For-profit companies offer 401(k) plans to eligible employees, who can choose to invest in either traditional 401(k)s or Roth 401(k)s. Employees of public schools, nonprofit, and government organizations, on the other hand, don't have access to 401(k)s. Instead, they can tap into 403(b) plans in both traditional and Roth options.

401(k)s usually offer a wider range of investments and sometimes higher quality investment options. In addition, for-profit employers usually offer to match their employees' investments, whereas nonprofit employers may not offer a company match at all.

Can you lose money in a 403(b)?

Yes, you can lose any amount of money when you invest in 403(b). Your investments can fluctuate with the rise and fall of the stock market. You may want to consider your risk tolerance before you invest and adjust your investment accordingly. For example, if you prefer to keep your investments on the more conservative side, you may want to invest in a greater percentage of bonds. If you feel comfortable with subjecting your portfolio to more risk, you could consider investing in a higher proportion of stocks.

What happens to my 403(b) if I quit?

You get to keep your vested balance when you quit your job. The unvested balance goes back to your employer when you leave. You have several options when you leave your job: You can leave your 403(b) in your account, transfer it to your new employer, or put it into another account, such as an IRA.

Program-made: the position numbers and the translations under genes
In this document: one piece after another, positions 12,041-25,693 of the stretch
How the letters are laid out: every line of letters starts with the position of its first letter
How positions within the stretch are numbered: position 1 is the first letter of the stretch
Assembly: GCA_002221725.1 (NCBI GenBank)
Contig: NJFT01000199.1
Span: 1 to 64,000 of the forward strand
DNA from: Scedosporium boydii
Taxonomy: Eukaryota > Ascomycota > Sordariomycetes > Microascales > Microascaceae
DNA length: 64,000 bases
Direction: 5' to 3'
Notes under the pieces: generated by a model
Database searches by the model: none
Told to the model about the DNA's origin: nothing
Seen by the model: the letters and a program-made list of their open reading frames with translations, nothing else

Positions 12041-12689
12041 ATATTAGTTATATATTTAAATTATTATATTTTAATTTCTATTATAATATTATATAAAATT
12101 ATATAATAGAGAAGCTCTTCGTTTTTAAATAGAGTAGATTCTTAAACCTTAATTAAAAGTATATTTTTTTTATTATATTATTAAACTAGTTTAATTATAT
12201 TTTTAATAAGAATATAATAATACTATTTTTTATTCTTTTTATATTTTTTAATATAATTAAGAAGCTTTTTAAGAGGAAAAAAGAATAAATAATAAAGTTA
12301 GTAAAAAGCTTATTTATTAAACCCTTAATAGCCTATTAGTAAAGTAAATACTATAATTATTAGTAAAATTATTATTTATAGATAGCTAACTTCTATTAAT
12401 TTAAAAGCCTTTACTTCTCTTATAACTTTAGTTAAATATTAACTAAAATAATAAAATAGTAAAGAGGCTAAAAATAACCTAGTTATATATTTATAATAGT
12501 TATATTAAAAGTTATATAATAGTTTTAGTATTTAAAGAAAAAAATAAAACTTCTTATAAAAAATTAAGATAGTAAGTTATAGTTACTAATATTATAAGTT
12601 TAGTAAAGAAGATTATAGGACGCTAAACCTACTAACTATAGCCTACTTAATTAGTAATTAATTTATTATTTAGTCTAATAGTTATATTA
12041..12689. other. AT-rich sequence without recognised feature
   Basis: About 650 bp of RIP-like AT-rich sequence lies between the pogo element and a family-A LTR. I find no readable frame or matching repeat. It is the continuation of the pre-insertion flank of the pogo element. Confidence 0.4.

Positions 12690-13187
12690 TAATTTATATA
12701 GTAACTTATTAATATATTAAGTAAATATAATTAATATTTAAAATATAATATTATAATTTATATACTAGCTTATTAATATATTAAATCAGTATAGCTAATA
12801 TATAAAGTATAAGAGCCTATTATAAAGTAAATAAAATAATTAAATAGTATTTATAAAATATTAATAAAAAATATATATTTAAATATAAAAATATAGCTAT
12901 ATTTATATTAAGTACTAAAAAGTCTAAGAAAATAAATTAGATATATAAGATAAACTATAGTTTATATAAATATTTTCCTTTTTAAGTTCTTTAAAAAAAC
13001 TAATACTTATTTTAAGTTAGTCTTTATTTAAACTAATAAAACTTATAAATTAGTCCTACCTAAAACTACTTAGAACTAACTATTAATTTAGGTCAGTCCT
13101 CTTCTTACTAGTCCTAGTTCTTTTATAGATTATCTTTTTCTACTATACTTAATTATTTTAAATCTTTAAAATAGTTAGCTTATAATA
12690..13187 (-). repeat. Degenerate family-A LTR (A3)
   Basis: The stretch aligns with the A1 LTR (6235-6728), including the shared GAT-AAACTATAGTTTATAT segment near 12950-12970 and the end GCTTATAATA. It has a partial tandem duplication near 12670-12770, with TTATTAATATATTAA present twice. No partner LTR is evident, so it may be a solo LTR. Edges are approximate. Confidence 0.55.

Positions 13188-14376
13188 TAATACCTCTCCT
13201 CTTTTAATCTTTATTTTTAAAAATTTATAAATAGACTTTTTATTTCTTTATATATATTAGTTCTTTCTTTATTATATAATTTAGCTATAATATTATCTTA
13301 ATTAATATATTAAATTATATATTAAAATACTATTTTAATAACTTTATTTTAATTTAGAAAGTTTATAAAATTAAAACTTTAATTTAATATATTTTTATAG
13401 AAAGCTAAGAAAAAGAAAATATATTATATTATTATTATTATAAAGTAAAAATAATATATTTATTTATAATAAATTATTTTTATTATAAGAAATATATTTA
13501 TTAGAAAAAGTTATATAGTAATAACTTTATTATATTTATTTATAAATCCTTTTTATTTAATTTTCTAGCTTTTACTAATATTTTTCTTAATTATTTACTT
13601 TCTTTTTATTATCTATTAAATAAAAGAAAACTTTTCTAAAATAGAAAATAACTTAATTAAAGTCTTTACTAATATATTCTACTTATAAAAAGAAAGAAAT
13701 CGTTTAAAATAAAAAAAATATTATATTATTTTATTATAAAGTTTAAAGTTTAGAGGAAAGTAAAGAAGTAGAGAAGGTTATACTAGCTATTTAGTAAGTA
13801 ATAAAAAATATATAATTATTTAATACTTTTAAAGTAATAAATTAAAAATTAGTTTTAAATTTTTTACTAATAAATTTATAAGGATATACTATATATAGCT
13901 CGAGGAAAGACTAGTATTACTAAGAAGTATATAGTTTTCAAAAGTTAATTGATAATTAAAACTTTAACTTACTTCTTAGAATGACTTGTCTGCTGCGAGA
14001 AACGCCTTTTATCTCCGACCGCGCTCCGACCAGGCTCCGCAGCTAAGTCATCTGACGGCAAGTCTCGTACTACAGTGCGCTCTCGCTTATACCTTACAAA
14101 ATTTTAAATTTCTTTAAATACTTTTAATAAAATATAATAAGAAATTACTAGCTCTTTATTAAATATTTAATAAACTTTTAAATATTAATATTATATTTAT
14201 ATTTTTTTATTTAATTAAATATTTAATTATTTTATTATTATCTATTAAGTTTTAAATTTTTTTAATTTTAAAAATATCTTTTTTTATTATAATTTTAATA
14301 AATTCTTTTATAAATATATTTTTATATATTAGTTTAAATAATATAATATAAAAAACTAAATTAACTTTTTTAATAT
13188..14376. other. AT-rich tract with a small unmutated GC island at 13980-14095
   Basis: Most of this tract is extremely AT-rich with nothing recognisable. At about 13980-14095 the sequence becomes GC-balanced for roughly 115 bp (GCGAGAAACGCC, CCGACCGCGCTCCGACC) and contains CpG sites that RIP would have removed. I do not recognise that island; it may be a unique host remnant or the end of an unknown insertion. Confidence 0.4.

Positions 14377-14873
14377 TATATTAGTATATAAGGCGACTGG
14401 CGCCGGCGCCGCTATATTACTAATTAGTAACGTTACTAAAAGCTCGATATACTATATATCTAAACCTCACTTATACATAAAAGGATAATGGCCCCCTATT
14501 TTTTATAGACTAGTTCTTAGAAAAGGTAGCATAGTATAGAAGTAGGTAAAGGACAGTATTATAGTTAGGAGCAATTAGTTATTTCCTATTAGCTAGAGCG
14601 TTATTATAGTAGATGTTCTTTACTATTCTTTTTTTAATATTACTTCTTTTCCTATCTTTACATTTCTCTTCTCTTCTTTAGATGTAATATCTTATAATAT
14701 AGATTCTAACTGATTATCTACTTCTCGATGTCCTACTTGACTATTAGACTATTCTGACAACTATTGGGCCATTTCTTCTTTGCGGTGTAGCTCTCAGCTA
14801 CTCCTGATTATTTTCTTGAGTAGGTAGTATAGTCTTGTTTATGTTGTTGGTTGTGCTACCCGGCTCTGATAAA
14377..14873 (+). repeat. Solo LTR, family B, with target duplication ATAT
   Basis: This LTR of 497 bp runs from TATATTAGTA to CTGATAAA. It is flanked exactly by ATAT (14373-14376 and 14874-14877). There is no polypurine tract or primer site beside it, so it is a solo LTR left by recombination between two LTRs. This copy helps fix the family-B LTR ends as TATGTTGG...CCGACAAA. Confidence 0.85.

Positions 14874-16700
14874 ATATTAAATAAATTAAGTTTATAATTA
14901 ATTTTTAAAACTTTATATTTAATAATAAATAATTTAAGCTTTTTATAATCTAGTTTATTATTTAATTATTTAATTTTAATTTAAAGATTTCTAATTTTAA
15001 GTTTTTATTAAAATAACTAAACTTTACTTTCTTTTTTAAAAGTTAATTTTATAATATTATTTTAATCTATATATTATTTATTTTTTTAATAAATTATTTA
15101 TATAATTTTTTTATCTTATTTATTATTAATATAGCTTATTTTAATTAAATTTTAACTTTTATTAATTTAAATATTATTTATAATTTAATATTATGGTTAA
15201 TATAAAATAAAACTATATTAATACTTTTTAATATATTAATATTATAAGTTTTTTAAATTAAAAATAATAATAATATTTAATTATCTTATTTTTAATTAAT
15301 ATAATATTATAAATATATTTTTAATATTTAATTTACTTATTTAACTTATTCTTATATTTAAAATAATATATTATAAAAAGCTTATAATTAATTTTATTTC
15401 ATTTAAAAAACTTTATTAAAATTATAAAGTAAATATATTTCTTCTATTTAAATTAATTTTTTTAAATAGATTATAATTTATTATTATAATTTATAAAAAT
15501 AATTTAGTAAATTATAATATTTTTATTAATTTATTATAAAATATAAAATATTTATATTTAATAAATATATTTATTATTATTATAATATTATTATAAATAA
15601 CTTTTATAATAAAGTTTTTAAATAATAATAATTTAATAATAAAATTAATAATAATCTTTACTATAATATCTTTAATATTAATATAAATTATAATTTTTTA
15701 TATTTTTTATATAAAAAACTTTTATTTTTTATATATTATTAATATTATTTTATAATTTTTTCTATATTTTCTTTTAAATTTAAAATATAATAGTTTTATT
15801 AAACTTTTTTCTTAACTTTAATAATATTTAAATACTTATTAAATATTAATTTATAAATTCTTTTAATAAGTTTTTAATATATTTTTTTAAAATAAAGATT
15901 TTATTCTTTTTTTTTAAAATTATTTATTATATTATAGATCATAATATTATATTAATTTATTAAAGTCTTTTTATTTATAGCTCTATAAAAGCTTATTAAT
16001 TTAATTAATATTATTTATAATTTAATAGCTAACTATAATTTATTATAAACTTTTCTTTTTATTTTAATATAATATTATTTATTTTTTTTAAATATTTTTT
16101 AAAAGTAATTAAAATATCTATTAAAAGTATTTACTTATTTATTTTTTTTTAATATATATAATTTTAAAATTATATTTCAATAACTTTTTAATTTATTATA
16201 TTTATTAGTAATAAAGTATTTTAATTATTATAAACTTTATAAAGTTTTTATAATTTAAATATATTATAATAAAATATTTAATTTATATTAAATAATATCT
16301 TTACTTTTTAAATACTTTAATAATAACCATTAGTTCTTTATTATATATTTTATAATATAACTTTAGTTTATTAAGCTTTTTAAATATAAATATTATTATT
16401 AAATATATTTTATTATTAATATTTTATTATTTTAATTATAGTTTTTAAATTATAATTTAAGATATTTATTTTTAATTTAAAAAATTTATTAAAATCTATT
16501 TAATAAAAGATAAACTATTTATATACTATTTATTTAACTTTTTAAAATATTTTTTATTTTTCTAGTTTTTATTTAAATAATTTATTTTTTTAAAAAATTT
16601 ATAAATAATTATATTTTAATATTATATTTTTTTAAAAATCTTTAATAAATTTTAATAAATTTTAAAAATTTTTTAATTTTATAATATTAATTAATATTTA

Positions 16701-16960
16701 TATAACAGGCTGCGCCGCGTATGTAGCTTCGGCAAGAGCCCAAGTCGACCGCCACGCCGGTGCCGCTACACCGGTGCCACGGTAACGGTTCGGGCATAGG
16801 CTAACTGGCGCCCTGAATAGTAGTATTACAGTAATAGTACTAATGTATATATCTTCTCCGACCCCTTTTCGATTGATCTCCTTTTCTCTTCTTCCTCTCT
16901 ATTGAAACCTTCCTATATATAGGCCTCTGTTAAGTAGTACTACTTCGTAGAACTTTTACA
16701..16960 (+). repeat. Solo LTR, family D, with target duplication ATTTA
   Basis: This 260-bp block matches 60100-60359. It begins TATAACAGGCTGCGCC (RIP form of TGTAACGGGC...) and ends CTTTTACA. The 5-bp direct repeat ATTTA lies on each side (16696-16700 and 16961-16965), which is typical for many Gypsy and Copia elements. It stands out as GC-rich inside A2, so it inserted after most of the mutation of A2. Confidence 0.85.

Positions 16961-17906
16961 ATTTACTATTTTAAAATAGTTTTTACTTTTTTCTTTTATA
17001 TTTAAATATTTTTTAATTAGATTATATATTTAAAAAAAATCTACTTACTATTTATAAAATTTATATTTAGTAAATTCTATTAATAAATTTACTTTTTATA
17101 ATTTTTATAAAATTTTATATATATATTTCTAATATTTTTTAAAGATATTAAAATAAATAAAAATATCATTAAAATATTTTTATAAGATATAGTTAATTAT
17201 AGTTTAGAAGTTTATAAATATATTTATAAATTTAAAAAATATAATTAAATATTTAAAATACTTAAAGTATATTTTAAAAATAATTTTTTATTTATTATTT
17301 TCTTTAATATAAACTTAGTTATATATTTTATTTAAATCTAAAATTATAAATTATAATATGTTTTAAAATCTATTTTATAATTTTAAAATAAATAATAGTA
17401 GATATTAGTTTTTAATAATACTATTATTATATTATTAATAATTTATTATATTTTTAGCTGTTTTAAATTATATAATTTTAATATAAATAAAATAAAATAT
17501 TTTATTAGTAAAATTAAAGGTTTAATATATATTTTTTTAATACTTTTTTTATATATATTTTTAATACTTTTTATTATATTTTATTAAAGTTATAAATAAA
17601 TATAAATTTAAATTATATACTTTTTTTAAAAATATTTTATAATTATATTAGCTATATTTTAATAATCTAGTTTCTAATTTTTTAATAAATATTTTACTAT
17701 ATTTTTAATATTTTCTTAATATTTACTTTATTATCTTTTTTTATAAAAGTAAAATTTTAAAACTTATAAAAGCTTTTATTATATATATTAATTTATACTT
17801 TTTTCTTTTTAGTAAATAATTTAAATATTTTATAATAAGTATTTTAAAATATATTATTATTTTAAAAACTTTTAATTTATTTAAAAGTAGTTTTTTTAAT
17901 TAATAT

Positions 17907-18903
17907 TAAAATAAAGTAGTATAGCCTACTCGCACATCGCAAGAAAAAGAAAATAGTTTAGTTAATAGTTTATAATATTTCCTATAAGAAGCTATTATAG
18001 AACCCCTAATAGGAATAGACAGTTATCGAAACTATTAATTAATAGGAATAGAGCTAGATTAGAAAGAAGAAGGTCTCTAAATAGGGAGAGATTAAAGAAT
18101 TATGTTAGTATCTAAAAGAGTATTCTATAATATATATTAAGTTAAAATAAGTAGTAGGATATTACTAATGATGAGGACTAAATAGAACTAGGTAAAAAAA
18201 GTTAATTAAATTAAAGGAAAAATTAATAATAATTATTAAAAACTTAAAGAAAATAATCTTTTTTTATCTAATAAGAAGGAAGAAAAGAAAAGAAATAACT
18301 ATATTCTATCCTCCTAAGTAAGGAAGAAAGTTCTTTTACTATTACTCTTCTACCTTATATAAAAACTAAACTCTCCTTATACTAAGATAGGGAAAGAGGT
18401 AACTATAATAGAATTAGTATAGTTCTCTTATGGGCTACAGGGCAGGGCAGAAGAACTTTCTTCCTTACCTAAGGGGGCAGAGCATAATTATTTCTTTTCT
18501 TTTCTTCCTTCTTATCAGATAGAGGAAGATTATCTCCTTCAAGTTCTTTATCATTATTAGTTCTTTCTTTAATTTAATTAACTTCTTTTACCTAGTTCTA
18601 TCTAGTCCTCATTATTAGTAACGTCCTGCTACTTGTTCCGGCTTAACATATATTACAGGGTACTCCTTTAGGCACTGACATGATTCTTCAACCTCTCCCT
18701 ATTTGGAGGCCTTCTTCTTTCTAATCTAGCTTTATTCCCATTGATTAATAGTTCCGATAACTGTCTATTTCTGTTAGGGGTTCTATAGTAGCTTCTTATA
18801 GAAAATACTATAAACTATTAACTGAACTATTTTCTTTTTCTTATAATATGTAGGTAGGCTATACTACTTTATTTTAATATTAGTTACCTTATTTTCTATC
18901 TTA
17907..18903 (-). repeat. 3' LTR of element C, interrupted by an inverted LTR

Bottom line

A 403(b) can offer a plethora of opportunities if you're an educator or nonprofit worker thinking ahead to your golden years. Consider all your options, including your preference for a traditional 403(b) over a Roth 403(b), and talk to your plan administrator about all investment products.

Your benefits office can also help you understand your 403(b) options. You may also want to talk to a fiduciary financial advisor who can help you learn how to invest money, especially when it comes to your retirement planning. A financial advisor can also help you understand the full scope of investments to fit your goals, including short- and long-term investments.

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Author Details

Melissa Brock

Melissa Brock works as a freelance writer and full-time financial editor covering higher education, investing, personal finance, mortgages, saving for college, insurance, and more. Her work has been featured on Entrepreneur, Investopedia, The Balance, MSN Money, Yahoo! Finance, The Journal of College Admission, and more.